Wednesday, April 09, 2008

Hepaticas In Blue And Pink


Hepatica nobilis var. japonica comes in so many colors and forms (including double flowers), that one could easily devote a whole garden to this one species... the only problem with this is that the gardener would run out of money before space, as the fancier cultivars demand hair-raising prices. I've always balked at paying more than twenty dollars for any plant that our smallest cat could completely cover by sitting on it. Besides, if I paid a hundred dollars for a fancy double hepatica, and the cat sat on it, I'd probably have a coronary (come to think of it, if Liz found out I'd spent a hundred dollars on a hepatica, SHE'D have a coronary, so we'd both be laid up). Of course when the cat sat on the hepatica I'd probably scream so loud SHE'D have a coronary too. Good thing we've got two cats, so there would still be somebody to come visit us all in the hospital.
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Comments:
You do have the most exquisite blooms! Those colors are so vibrant. Watch your ticker/s!
 
That is so funny!! Great post!

Sounds like some hepaticas are as expensive as some of the newer daylily hybrids. They truly are beautiful!
 
Beautiful flowers!
 
So are they really that blue?
 
Wow, you've outdone yourself (well maybe they have) with these beauties! I have to start investigating getting some Hepatics specimens for our garden.

A few basic questions though:
1) what sort of exposure do they prefer?
2) Bulbs for fall planting?
3) Any specific soil types they prefer or just the usual "garden loam?"

Those blues are spectacular ... we're always looking for more blues for the garden and it's such an unusual color for this early in the season (while the Delphiniums are still slumbering)!

Thanks again for introducing me to these amazing little flowers.
 
You are too funny! ;-)
 
Nancy... my cholesterol is 176!

Chey... any plant that the Japanese are obsessed with is guaranteed to be expensive (same with the Brits).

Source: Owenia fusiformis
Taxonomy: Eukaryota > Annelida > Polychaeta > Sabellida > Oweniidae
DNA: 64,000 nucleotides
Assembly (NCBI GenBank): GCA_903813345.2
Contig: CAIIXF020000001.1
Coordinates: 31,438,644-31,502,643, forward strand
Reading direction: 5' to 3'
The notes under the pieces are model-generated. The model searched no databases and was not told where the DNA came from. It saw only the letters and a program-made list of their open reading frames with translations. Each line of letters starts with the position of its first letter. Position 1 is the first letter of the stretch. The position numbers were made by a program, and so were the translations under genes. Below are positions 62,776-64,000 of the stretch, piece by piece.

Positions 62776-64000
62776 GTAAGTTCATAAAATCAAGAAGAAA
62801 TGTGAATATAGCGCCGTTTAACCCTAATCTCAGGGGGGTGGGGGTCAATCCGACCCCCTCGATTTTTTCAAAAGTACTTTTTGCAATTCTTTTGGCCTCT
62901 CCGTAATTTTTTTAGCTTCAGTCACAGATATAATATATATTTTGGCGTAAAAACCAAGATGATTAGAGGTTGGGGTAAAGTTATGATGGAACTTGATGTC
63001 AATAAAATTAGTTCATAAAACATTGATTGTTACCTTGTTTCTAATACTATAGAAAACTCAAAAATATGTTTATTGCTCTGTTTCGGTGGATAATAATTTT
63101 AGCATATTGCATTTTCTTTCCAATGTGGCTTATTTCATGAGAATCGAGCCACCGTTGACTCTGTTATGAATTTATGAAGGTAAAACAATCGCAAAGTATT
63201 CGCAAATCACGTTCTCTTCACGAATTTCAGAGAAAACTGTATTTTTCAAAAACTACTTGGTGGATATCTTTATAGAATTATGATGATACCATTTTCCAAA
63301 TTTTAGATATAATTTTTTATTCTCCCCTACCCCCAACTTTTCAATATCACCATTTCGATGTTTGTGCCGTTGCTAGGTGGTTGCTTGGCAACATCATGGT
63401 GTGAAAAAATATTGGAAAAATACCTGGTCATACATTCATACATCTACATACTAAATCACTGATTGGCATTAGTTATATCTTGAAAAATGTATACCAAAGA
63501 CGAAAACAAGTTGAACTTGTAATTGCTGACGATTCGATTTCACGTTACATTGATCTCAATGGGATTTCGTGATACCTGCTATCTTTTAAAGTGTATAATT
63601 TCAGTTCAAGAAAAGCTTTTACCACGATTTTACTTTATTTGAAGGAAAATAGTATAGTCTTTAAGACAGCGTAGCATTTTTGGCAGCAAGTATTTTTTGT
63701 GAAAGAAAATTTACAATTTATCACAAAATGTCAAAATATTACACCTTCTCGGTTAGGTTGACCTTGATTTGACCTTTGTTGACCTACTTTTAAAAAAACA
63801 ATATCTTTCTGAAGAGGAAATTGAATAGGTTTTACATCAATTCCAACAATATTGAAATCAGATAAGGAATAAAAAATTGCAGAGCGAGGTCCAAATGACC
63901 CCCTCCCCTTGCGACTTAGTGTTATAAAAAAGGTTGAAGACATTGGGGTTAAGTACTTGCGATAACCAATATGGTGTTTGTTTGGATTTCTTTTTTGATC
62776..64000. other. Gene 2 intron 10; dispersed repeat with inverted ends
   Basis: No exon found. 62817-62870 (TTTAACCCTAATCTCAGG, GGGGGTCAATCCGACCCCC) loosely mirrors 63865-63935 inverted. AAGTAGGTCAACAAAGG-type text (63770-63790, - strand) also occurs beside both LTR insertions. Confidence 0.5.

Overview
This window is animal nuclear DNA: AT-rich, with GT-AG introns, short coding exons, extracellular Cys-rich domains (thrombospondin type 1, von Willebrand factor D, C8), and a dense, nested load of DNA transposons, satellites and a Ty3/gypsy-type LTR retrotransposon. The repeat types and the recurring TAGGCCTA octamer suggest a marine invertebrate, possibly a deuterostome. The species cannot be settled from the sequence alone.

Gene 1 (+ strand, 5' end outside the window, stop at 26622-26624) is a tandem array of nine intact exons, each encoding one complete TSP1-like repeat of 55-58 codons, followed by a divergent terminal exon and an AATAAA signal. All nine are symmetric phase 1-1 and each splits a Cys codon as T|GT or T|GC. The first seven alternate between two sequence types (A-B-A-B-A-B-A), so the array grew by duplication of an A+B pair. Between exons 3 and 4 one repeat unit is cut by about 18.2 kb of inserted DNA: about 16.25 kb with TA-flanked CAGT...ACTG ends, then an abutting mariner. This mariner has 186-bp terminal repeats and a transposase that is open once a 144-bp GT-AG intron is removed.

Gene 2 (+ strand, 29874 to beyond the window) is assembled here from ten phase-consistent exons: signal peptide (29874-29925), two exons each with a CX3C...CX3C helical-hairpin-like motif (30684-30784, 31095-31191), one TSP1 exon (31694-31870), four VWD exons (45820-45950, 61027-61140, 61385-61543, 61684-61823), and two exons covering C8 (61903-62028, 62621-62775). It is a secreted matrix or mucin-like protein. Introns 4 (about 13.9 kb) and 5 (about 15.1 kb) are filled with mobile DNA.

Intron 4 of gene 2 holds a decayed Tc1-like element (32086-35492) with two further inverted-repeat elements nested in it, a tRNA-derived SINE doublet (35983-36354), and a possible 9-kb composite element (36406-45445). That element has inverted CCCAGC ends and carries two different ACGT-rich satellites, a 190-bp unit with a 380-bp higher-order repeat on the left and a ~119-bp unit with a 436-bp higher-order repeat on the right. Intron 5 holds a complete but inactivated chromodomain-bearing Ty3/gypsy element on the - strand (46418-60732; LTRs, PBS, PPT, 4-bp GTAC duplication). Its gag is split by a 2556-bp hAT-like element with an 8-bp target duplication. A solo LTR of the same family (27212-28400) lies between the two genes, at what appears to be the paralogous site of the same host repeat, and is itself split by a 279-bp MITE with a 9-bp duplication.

Marie... if you look closely at them, they are as beautiful as any flower in the garden.

Ted... they really are that blue (I don't "improve" any of my pictures' color.

IVG... they like shade and can be planted either spring or fall. They like lime, loose rich soil, but are not fussy.

shady... thanks ;o)

Don
 
You are so cruel - teasing us with gorgeous expensive Japanese plants! :^) As I invariably kill 1/3 of the plants I purchase, I have a hard time justifying expensive plants (for me they cost 1/3 more than for anyone else). So, cultivating patience, I'll wait for these to come down in price. I've got good genes, I can probably afford to wait 30 years for them.
 
MMD... I look on my purchases as an investment :o0
don
 
Thanks Don - of course I didn't think you manipulated the photo. Some times blues just don't seem to reproduce accurately.

I like your investment strategy! Better returns then the stock market.

Ted
 
Hi Don, thanks for the growing tip. I looked these up in McClure-Zimmerman's catalogue tonight (www.mzbulb.com) and they had h. japonica for $6.95 bare root, but the one I was really interested in was one from Romania called H. transylvanica which is supposed to be a brilliant blue. All mine for a $16.95 bare root! Yikes. We've never had much luck planting bare root, so I'm hesitant to try that investment. But I do agree in principle, yes, the cooler specimens are investments! Even the humble ones such as Snowdrops and Crocus too. :-)
 
Ted... especially with the market lately! What i didn't show is that the blue hepatica has white backs to the petals... really startling when the flowers are half open in the morning and evening.

IVG... transylvanica is really cool, and perfectly hardy here. I've planted bare root with no problem.

Don
 
Any suggestions on sources for Hepatica varieties here in the states? I'd even be willing to try one or two really expensive ones if I could find them....
 
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